Reading in a Whole New Way- page 2 | 40th Anniversary | Smithsonian
Kevin Kelly worries devices like Apple's iPad, shown here with Smithsonian's first cover, nurtures action over contemplation. (Brendan McCabe, SI)

Reading in a Whole New Way

As digital screens proliferate and people move from print to pixel, how will the act of reading change?

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(Continued from page 1)

As portable screens become more powerful, lighter and larger, they will be used to view more of this inner world. Hold an electronic tablet up as you walk along a street, and it will show an annotated overlay of the real street ahead—where the clean restrooms are, which stores sell your favorite items, where your friends are hanging out. Computer chips are becoming so small, and screens so thin and cheap, that in the next 40 years semi­transparent eyeglasses will apply an informational layer to reality. If you pick up an object while peering through these spectacles, the object’s (or place’s) essential information will appear in overlay text. In this way screens will enable us to “read” everything, not just text. Last year alone, five quintillion (10 to the power of 18) transistors were embedded into objects other than computers. Very soon most manufactured items, from shoes to cans of soup, will contain a small sliver of dim intelligence, and screens will be the tool we use to interact with this transistorized information.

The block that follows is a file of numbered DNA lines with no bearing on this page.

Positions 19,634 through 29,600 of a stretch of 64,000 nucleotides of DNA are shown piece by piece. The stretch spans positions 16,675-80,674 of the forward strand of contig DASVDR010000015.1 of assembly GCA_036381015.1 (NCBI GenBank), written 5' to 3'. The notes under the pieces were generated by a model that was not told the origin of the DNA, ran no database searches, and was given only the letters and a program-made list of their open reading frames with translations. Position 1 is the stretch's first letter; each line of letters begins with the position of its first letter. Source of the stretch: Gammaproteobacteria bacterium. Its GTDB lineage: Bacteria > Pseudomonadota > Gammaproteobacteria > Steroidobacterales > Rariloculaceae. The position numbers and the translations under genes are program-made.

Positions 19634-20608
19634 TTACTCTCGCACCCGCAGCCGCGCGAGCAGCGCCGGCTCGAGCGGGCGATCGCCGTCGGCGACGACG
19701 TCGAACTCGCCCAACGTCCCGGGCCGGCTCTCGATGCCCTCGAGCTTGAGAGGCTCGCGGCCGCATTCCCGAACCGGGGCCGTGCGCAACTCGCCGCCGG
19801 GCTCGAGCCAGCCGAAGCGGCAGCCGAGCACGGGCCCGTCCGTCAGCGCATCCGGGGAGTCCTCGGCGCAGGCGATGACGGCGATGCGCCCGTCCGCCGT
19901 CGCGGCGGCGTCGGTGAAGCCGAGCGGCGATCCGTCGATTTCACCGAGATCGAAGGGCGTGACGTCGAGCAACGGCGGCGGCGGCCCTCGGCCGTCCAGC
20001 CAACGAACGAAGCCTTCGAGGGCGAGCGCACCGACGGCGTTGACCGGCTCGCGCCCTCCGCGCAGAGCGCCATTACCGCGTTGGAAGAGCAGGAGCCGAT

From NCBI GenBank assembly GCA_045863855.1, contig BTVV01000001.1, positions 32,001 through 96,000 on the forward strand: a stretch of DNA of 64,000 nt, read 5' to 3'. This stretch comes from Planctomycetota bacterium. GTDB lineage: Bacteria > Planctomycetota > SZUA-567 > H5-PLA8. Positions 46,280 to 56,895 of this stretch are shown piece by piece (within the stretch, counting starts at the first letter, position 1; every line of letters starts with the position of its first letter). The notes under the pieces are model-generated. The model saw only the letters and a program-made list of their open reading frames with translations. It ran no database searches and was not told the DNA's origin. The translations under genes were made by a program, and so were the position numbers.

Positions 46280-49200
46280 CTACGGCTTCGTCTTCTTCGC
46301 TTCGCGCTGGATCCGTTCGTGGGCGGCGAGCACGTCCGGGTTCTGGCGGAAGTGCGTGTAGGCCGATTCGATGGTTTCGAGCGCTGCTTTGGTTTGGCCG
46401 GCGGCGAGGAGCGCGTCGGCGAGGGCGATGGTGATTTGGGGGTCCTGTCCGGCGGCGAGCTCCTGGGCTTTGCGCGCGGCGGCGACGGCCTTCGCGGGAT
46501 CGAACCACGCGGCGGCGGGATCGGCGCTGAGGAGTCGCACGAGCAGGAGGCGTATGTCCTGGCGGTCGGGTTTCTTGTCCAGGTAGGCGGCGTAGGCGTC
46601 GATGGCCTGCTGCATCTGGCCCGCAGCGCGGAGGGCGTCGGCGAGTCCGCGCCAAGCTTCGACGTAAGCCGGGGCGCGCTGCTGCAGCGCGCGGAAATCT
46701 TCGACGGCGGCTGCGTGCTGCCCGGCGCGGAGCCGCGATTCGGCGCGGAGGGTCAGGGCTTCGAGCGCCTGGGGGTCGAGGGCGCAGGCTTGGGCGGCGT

More important, our screens will also watch us. They will be our mirrors, the wells into which we look to find out about ourselves. Not to see our face, but our status. Already millions of people use pocketable screens to input their location, what they eat, how much they weigh, their mood, their sleep patterns and what they see. A few pioneers have begun lifelogging: recording every single detail, conversation, picture and activity. A screen both records and displays this database of activities. The result of this constant self-tracking is an impeccable “memory” of their lives and an unexpectedly objective and quantifiable view of themselves, one that no book can provide. The screen becomes part of our identity.

We live on screens of all sizes—from the IMAX to the iPhone. In the near future we will never be far from one. Screens will be the first place we’ll look for answers, for friends, for news, for meaning, for our sense of who we are and who we can be.

Kevin Kelly’s book What Technology Wants will be published in October.

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